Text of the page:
Last updated: April 12, 2021
Could safety carve-outs be the solution?
We all know that marijuana use affects both motor and cognitive skills. As marijuana, pot, weed, or whatever you want to call it, becomes more and more accepted, employers worry about how it will affect workplace safety. Some fear that marijuana will eventually be banned from drug testing entirely.
A Bigger wrench in the works
Currently, employers are protected by our Federal Government. Marijuana is classified as a Schedule 1 drug at the federal level. Meaning that it is an illegal drug. There are no known medicinal qualities and abuse is likely.
If marijuana is legalized at the state level, employers are able to side with our Federal Government. Marijuana testing can remain in place unless the employer chooses to remove it.
However, if the STATES Act passes, the Schedule 1 classification will be dropped. Individual states will be left to regulate marijuana laws. This doesn’t bode well. Some state governments are already discussing removing marijuana from employee drug tests entirely.
With precedents being set, others are likely to follow suit.
That said, employers have every right to wonder what will happen if the STATES Act passes.Employees who use marijuana pose a huge safety risk to the company.
Another concern is that employees will push for even more leeway in regard to marijuana and the workplace.
We said it before, but it bears repeating. Marijuana impairment in the workplace is a major safety concern. Employers have every right to keep drugs out of the workplace. Have you contacted your state and local governments to voice your concerns in regard to keeping your marijuana drug testing policies in place?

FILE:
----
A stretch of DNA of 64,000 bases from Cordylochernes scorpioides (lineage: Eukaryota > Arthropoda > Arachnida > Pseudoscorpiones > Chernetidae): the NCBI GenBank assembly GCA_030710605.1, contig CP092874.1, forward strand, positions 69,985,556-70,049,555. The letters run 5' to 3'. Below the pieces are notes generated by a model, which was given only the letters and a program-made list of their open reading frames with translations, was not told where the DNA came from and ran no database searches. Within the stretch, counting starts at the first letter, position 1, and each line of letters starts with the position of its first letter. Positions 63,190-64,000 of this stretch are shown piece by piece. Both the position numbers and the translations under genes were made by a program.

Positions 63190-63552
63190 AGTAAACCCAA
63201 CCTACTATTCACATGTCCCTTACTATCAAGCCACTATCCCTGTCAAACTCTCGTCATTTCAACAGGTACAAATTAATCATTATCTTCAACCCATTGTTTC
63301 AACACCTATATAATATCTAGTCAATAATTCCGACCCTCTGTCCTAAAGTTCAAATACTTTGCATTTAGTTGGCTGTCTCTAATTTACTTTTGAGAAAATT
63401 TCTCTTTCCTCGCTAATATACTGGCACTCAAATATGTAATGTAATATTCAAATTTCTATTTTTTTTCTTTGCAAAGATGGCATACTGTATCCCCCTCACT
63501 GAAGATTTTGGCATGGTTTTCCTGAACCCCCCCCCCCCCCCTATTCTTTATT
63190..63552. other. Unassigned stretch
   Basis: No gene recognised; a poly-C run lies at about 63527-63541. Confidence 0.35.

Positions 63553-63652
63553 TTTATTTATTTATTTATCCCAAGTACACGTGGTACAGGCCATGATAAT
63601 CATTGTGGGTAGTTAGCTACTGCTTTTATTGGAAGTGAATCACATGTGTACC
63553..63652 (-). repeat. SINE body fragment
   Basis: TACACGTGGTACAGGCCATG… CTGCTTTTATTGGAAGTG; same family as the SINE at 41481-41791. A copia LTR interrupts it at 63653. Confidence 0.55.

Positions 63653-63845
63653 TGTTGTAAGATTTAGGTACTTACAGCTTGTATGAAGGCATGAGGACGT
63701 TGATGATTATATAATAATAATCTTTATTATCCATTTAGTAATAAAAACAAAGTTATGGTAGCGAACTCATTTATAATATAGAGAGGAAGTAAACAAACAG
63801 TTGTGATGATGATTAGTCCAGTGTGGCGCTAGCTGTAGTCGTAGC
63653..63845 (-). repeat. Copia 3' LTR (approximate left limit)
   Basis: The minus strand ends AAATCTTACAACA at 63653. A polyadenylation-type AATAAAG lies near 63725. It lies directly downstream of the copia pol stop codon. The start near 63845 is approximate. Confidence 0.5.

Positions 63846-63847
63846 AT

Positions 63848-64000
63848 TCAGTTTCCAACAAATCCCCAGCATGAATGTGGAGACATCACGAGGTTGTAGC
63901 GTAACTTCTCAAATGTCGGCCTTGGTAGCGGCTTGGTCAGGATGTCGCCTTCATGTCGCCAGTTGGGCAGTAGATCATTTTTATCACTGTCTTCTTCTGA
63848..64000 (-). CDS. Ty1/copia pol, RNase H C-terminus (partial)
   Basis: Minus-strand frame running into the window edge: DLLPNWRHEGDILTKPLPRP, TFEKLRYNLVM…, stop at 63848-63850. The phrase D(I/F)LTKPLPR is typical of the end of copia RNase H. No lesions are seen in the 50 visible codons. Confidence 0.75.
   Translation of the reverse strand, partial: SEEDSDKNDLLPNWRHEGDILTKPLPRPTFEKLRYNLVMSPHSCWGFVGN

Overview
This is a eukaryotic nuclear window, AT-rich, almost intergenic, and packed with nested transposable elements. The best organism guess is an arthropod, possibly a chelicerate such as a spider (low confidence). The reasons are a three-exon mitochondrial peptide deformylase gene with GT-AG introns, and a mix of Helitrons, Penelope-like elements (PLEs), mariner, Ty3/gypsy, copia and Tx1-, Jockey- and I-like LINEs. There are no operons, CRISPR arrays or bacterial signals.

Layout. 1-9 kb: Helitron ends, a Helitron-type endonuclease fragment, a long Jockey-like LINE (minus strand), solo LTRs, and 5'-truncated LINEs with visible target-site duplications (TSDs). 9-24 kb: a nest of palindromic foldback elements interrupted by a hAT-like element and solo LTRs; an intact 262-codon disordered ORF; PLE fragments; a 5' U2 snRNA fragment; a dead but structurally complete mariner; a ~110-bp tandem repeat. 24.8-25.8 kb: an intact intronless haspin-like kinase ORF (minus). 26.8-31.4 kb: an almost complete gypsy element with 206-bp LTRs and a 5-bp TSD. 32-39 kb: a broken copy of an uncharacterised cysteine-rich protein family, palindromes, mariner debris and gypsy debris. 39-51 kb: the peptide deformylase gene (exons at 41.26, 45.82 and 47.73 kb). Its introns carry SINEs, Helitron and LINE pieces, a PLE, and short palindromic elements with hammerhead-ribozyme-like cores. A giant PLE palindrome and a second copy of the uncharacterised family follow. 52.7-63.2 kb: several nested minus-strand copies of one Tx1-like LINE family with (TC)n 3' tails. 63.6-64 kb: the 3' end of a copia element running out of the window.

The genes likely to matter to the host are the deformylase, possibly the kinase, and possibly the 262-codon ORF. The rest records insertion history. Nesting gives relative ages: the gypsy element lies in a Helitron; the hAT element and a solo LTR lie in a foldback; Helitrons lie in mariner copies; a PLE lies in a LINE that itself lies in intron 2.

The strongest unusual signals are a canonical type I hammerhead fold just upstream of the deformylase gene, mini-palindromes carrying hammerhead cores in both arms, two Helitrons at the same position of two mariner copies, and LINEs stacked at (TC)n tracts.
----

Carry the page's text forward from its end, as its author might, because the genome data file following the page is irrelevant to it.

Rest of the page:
The day may soon come when an employer brings suit against their government over the right to drug test. The outcome is iffy because this issue has never been argued in court. However, documentation of reasonable cause coupled with a positive test result could be a winning defense. A decision made in favor of the employer would set a precedent of our own. Don’t you agree?
It all comes down to this
It would be a great weapon to battle the idea of banning marijuana testing entirely. Until then, employers are unable to detect for impairment at a specific moment. This leaves them at the mercy of advocates who argue it is unfair to test for marijuana use because it remains in the system long after impairment from the drug passes.
In addition, scientists are hard at work developing a marijuana breathalyzer. A few are in the testing phase and could hit the market soon.
In the meantime
It’s wise for employers to stay on top of changes regarding marijuana legalization within their state. Hiring a professional to look over your policies is a good idea.
- Have a pre-employment testing policy in place that manages possible THC accommodations for applicants. For example, state that your company restricts hiring based on a positive THC result.
- Clearly define job descriptions for all employees. Include details for safety-sensitive roles where THC impairment applies.
- Train your supervisors to ensure they understand how to handle a reasonable cause of suspicion.
- Educate your employees on any changes in company policy.
Carve-out the kinks
Employers need to insist on carve-outs within their state legislature. Carve-outs would allow for the continuation of drug testing whenever safety issues are of concern. This could be a solution.
Those who fill safety-sensitive positions will breathe a sigh of relief. However, we must consider the fact that factory workers need to be drug free, too. The product that you offer should not risk being anything less than of the utmost quality.
It can save you from exposure to future lawsuits.
More importantly, the public’s safety is in the balance.